In your 60s, it's important to review and possibly adjust your investment portfolio to align with your retirement goals and risk tolerance. Work with a financial advisor to evaluate your portfolio's performance, diversify your investments, and ensure that it can sustain your desired lifestyle throughout retirement. 

Consider adjusting the risk level of your investments as you approach retirement. A financial advisor can help you navigate these decisions and optimize your portfolio for long-term growth and income.

6) Evaluate Your Insurance Coverage
Insurance is a crucial component of your financial plan, especially as you near retirement. Evaluate your insurance coverage, including health insurance, life insurance, and long-term care insurance. Ensure that you have adequate coverage to protect yourself and your loved ones in the event of unexpected medical expenses or other unforeseen circumstances. 

Consider the pros and cons of long-term care insurance, which can help cover the costs of assisted living or nursing home care if needed in the future. Long-term care expenses can be significant and can quickly deplete your retirement savings, however, the premiums for long-term care policies are typically quite high. Carefully evaluate your situation before deciding whether purchasing an expensive policy is better than self-insuring against this risk. 

7) Create A Comprehensive Budget
As you transition into retirement, it's essential to create a comprehensive budget that reflects your projected income and expenses. Calculate your expected retirement income from various sources, including Social Security, pensions, retirement accounts, and other investments. Then, estimate your expenses, taking into account basic living costs, healthcare expenses, travel, hobbies, and any other discretionary spending.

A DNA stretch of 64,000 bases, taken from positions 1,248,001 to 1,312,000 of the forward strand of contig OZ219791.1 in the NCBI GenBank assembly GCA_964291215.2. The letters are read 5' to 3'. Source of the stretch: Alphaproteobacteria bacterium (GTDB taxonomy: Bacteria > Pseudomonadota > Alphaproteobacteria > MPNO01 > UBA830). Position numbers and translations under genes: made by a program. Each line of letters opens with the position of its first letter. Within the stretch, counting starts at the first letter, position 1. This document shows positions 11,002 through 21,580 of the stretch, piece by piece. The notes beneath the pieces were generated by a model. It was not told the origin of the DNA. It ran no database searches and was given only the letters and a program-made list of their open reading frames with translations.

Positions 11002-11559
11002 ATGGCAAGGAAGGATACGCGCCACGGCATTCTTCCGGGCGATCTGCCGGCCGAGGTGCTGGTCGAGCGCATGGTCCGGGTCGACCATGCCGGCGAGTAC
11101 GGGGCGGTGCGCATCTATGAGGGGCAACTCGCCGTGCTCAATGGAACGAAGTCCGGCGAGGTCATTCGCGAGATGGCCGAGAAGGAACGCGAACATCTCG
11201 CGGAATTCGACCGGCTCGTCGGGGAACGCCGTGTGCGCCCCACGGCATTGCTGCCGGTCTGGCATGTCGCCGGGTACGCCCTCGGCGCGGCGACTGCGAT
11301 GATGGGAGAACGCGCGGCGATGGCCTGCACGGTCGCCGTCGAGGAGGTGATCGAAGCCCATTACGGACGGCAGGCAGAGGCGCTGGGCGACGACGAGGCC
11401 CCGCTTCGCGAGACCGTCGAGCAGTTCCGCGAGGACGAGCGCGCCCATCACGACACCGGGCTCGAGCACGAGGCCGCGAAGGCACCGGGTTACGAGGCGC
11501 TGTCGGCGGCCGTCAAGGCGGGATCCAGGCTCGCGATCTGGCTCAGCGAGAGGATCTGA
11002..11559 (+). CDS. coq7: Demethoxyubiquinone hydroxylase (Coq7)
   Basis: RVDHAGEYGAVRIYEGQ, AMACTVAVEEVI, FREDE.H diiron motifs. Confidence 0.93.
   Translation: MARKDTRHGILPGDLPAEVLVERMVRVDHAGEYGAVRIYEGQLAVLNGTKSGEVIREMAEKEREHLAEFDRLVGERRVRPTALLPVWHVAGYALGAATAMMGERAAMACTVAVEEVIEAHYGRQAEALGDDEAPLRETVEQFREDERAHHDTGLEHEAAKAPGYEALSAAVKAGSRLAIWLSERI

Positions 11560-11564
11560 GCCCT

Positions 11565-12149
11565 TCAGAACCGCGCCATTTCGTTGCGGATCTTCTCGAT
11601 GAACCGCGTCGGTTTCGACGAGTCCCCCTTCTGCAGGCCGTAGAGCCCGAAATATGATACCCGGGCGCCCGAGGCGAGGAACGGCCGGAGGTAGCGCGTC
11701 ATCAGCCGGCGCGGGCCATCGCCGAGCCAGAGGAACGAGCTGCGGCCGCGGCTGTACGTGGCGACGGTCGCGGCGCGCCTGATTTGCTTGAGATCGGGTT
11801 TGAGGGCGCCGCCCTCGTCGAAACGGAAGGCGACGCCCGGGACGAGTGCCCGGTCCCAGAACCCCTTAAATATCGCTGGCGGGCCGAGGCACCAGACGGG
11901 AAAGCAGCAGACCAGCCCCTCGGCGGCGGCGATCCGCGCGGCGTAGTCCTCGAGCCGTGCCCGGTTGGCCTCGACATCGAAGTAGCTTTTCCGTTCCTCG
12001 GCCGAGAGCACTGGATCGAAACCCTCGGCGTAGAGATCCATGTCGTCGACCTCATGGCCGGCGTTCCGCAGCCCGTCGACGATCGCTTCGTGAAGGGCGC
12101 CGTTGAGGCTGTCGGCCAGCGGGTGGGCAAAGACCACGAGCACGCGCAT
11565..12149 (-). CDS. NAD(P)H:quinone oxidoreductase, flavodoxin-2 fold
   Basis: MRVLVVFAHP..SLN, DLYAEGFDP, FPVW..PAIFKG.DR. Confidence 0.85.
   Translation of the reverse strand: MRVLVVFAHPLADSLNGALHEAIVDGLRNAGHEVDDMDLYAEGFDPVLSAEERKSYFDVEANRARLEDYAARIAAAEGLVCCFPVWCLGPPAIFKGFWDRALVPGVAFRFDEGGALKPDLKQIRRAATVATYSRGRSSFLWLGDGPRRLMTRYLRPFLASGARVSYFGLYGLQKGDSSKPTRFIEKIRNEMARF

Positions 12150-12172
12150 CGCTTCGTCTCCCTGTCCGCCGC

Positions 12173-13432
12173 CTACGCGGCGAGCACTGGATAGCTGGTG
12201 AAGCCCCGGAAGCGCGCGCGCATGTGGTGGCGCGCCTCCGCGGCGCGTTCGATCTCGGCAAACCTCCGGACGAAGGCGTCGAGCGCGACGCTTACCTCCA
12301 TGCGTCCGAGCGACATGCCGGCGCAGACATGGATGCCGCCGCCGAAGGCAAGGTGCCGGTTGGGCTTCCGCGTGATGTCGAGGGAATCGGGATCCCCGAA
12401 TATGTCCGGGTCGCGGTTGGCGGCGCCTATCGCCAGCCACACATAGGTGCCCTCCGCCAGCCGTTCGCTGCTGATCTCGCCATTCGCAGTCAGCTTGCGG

By creating a detailed budget, you can identify areas where you may need to adjust your spending or make additional savings to ensure a comfortable retirement. Regularly review and update your budget as your circumstances change. 

8) Seek Professional Financial Advice
Navigating the complexities of financial planning in your 60s can be overwhelming. Consider seeking financial advice from a CFP® professional or a trusted advisor with expertise in retirement planning. A financial advisor can provide personalized guidance, help you optimize your retirement strategy, and address any concerns or questions you may have. 

For over two decades, the fiduciary financial planners at Hurlow Wealth Management Group have assisted clients with retirement planning. If you'd like assistance as you navigate this process, schedule an introductory call today.

Remember, financial planning is ongoing, and your needs and goals may evolve over time as will economic conditions and tax laws. By staying proactive and regularly reviewing your plan, you can make adjustments as needed to ensure a secure and fulfilling retirement. 

Source: https://www.ssa.gov/policy/docs/program-explainers/benefit-claiming-age.pdf

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Services offered through Hurlow Wealth Management Group, Inc., a Registered Investment Adviser. Hurlow Wealth Management Group, Inc. does not provide tax, legal or accounting advice. Advisory services are only offered to clients or prospective clients where Hurlow Wealth Management Group, Inc. and its representatives are properly licensed or exempt from licensure. Past performance is no guarantee of future returns. Investing involves risk and possible loss of principal capital. No advice may be rendered by Hurlow Wealth Management Group, Inc. unless a client service agreement is in place.